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slatergrl 02-04-2008 08:41 PM

Fishing through plaster and lath walls??
Anyone have any helpful pointers about fishing electrical wire through plaster and lath walls? My friend wants to install a ceiling fan. I know how to repair the plaster for the holes once I am done, but I have already assumed the project will be a headache, since I know old plaster walls can be difficult. I hope to run the wire lengthwise along the joists in the ceiling, but once I get to the top plate, how do I get a drill in to drill a hole in the plate? Also, once I am between two studs with the wire, how do I get past the little 2x4 stop that braces the two studs together(and creates a roadblock for my wire)?

goose134 02-04-2008 08:50 PM

Greenlee makes a tool called a feeler bit that will help you with this. It is a VERY long drill bit that has a bit of flexibility. There is another component that you should get that guides the bit called a placement tool. I know that Celtic has a wonderful image of this system if you can get in touch with him, he'll share it. Aside from that, simply plan on making holes in plaster and repairing them. One trick I have learned when cutting boxes is to cut one lathe half way through on the left hand side, all the way through on the right, and then return to the left side. Otherwise, you have a very floppy piece of lathe.

Kingsmurf 02-05-2008 01:00 AM

a sure cure for pain in the butt lath and plaster that makes a foot wide hole when you wanted a 1/2 inch hole is surface raceway . .if you can deal with the look
do NOT USE THE PLASTIC STUFF...metal only . . .series 500 WireMold will work . .and available at any Home Depot . . .this is NOT an DIY . . .

I try not to drill through lath and plaster if there is any way around it

Andy in ATL 02-05-2008 02:11 AM


Originally Posted by Kingsmurf (Post 95059)
. . .this is NOT an DIY . .



ElectricianJeff 02-05-2008 05:00 AM

A couple of tips that might help when working in old plaster and lathe:

When cutting in walls locate the stud first and cut the farthest edge first. Go slow and this will minimize plaster damage.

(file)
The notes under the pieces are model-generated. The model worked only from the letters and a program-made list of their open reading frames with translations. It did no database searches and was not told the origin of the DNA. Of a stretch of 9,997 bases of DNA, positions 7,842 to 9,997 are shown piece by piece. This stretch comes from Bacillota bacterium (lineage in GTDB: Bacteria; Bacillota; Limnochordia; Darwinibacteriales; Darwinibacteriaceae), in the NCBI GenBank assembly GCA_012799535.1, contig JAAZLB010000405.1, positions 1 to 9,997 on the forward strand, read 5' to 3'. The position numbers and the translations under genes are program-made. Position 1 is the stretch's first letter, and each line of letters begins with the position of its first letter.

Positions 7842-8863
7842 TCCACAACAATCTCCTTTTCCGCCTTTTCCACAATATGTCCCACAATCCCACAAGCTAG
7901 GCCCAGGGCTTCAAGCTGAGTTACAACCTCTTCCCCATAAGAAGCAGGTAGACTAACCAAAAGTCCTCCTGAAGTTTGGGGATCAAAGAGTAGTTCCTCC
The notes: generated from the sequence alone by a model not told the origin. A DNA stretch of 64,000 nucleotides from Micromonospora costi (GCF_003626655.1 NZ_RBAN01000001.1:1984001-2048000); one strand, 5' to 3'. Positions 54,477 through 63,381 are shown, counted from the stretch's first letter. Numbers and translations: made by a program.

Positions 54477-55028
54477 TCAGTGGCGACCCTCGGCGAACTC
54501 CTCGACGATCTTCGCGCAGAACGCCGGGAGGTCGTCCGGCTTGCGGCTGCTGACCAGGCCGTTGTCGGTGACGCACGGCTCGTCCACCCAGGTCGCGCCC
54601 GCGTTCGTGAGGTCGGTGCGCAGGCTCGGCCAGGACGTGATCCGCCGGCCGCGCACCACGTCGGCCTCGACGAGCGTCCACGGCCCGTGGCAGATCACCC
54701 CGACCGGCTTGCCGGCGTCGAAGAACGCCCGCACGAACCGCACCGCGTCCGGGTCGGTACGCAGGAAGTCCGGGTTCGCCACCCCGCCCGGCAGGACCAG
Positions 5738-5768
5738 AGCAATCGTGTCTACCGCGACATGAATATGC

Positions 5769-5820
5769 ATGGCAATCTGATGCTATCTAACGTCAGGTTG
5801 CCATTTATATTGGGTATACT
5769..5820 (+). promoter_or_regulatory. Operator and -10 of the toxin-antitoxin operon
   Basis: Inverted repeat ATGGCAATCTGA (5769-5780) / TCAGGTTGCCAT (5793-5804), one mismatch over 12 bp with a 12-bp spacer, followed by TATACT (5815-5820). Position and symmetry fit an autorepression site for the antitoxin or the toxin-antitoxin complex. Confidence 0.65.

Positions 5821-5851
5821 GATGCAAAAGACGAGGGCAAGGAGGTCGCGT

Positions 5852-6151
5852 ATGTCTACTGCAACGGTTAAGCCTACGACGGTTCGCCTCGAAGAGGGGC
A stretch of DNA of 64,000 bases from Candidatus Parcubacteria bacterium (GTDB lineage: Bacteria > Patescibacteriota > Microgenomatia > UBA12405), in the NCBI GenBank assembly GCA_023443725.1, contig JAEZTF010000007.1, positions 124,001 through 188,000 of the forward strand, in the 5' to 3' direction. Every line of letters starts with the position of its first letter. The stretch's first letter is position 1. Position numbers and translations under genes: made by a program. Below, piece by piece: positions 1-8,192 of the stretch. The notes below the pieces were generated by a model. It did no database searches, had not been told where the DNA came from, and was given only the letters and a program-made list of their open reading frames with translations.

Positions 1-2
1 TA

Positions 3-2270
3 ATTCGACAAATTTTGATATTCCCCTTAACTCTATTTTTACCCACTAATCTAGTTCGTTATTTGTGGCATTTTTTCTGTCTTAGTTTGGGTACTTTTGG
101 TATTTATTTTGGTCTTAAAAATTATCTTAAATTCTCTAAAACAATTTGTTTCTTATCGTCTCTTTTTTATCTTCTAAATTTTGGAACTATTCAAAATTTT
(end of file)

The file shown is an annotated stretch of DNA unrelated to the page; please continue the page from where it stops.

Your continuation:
A "glo-stick" helps in getting past little road blocks when fishing wire down a joist.

Hope these help and good luck.


slatergrl 02-05-2008 07:05 AM

Thanks so much. I especially can't wait to use the glow stick idea & the cutting suggestions. I found three user names under celtic on a search. Which one are you referring to that I should contact about the process?

NateHanson 02-05-2008 07:13 AM

To get through the plate, I find it easiest to cut a 12" long x 4" wide hole in the wall just below the ceiling. Then you can put your drill in the wall and drill up through the plate. you might be able to stick a second fish tape or coat hanger through that hole to snag your first fish.

borninpa 02-05-2008 08:29 AM

patching the plaster when the holes get too large
I did a lot of fishing in old plaster walls. When my holes got bigger then I wanted (such as when cutting plaster to put in a new outlet box) I used a patching plaster that I found at HD to repair the holes. This product worked better then joint compound and it was easier to work with once I got used to it. It comes in a powder so you have to mix it for each use.

The key is to spray the hole you are filling with water so that the patch will stick and not separate from the wall when it is curing (it will draw in the moisture). Use a taping knife the knock down the plaster patch level with the wall (or perhaps a little high to allow for shrinkage). It will harden rock hard (unlike joint compound) and require little to no sanding! Oh, you have to work fairly fast with this product because it does dry fast. This has its benefits but can be a problem if you do not work swiftly. In some instances you may need a second coat.

Good luck

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